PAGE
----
The Port of New York and New Jersey, the nation’s third-busiest facility, exceeded its previous record for annual cargo volumes in 2015 by more than 10 percent, building on the jobs and economic activity the port generates for the bi-state region, the Port Authority said Monday.
During the year, the port handled 6.37 million 20-foot equivalent units, or TEUs, an increase of 10.4 percent over 2014 when the previous annual record was established. The record volumes allowed the port to maintain its position as the busiest on the East Coast with nearly 30 percent of total market share. Despite the increases in cargo, the Port of New York and New Jersey has experienced a 33 percent reduction in port emissions pollutants since 2006 due to environmental initiatives it has implemented.
ExpressRail, the Port Authority’s ship-to-rail system serving New York and New Jersey marine terminals, also set a new record, handling 522,244 containers, a 12.2 percent increase over 2014. The agency said its investment of more than $600 million in ExpressRail and its plans to build a new ExpressRail facility in Greenville Yard in Jersey City, N.J., have been critical to addressing the need for on-dock rail to improve port efficiency and competitiveness, and reduce emissions.
The PA noted that the two consecutive years of record port growth have resulted in substantial increases in associated jobs and economic activity. Currently, the port generates 336,600 full-time jobs, an increase of 13 percent over 2012, according to a recent study by the New York Shipping Association. The study also found that the port contributes to $21.2 billion in personal income and nearly $53.5 billion in business income.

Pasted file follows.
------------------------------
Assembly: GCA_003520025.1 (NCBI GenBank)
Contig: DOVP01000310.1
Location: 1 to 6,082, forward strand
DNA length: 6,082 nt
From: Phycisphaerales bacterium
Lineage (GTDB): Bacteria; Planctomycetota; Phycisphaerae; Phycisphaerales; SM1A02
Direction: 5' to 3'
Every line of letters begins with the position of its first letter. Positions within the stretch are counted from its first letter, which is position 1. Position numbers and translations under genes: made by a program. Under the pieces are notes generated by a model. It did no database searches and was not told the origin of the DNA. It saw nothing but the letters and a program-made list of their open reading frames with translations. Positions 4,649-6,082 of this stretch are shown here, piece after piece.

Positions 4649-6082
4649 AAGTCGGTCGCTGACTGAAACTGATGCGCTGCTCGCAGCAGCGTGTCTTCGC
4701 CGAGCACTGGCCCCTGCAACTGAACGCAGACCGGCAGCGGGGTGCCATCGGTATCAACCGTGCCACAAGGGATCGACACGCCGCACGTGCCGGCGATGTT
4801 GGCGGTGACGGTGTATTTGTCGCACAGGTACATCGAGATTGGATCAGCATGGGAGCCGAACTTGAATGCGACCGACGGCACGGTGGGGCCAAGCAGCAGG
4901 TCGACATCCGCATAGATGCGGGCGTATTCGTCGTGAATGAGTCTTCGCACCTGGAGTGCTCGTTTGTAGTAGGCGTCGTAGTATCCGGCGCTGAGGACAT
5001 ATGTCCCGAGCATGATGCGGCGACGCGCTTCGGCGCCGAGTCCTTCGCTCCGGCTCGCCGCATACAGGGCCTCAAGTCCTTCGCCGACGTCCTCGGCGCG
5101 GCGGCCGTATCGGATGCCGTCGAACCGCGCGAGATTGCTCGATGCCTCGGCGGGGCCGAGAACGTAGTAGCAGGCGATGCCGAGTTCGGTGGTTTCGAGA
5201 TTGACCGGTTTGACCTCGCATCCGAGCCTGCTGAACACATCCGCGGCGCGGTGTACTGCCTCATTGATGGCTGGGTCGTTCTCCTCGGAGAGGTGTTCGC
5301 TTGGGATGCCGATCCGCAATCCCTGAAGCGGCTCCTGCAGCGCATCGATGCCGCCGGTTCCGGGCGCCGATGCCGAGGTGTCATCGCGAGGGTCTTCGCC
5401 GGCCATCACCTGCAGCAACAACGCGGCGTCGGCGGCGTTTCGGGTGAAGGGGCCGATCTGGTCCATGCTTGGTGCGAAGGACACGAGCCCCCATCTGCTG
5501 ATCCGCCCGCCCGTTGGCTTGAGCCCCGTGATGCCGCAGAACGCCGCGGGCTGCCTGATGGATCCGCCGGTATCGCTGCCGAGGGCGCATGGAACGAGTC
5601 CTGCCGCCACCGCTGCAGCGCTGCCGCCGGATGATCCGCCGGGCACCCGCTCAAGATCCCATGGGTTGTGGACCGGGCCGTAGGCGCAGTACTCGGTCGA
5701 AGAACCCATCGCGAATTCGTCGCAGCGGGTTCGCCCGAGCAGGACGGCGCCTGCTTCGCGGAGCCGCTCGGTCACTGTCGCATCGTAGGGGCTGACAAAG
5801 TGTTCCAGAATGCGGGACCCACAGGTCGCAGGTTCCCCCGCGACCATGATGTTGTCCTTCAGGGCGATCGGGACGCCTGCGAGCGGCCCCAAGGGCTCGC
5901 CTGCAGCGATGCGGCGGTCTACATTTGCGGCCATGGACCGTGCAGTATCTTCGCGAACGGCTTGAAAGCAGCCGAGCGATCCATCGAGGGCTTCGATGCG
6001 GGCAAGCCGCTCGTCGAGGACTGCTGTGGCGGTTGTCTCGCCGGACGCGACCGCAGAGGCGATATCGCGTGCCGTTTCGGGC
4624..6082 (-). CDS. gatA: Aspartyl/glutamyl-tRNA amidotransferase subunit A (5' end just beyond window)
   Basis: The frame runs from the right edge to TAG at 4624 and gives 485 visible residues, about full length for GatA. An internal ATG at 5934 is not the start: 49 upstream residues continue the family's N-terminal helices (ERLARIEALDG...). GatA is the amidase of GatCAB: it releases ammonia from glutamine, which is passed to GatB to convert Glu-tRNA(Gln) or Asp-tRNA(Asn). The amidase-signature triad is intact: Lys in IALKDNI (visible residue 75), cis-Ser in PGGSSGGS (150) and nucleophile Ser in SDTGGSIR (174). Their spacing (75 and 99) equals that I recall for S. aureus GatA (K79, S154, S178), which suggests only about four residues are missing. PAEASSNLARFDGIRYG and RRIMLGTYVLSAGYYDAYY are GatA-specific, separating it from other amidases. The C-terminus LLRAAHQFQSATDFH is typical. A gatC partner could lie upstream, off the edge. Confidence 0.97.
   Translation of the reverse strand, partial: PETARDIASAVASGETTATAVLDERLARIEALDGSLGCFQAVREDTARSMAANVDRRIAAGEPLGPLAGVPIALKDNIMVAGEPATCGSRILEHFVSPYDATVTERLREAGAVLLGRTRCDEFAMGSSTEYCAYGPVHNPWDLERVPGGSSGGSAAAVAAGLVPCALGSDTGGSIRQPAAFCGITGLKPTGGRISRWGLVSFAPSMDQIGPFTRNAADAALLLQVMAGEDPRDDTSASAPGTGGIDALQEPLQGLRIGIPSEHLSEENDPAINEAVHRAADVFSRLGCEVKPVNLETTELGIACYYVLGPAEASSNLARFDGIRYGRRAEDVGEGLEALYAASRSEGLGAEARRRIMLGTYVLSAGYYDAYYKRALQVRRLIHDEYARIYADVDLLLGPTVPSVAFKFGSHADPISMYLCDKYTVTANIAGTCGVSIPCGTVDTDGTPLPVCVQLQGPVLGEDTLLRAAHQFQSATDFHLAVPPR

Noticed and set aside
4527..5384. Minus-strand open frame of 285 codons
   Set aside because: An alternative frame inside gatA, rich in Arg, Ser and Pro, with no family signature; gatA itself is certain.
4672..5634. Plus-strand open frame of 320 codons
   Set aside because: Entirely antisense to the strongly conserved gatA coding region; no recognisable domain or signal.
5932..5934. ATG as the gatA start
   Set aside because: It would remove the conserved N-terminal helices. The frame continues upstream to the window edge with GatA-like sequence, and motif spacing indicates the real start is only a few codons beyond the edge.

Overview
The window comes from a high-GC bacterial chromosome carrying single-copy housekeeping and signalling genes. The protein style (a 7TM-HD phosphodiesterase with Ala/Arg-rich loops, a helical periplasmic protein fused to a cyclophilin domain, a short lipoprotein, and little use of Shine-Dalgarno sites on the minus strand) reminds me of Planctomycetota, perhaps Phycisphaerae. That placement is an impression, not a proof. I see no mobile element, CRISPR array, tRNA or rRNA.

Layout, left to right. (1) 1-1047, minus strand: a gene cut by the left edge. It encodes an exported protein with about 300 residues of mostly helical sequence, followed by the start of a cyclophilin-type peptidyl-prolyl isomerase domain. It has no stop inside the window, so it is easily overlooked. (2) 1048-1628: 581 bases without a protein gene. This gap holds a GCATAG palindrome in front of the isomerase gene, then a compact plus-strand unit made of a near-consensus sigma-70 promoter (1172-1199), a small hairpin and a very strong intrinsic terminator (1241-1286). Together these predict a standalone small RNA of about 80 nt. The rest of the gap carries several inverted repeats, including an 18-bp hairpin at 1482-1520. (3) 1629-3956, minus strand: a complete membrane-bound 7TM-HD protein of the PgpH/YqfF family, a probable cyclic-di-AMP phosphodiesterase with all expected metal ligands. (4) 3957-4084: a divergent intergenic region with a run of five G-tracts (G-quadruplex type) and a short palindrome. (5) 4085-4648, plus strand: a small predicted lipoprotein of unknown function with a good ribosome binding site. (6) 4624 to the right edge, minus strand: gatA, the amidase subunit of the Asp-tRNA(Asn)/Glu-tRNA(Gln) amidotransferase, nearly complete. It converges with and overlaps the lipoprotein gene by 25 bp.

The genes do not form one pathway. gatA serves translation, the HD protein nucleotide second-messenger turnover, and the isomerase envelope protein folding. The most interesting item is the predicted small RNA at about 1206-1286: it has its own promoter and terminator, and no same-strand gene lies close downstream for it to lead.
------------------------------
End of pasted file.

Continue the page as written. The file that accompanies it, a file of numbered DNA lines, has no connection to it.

On the labor front, 181 new longshoremen, 44 checkers and 62 mechanics were hired in 2015 to work at port facilities, supplementing the 568 dockworkers hired in 2014 for a total of 855 new dockworkers over the last two years.
On Jan. 29, more than 1,000 dockworkers, members of the International Longshoremen’s Association, walked off the job and temporarily shut down the major terminals at the New York/New Jersey port facilities, but returned to work nine hours later after an arbitrator ruled the work stoppage violated a no-strike provision in its bargaining contract, according to the New York Shipping Association.
The collective bargaining agreement between the ILA and NYSA on the East Coast doesn’t expire until September 2018. The reason for the walk-out remains unclear, but observers said it could have been a flexing of muscle ahead of contract talks.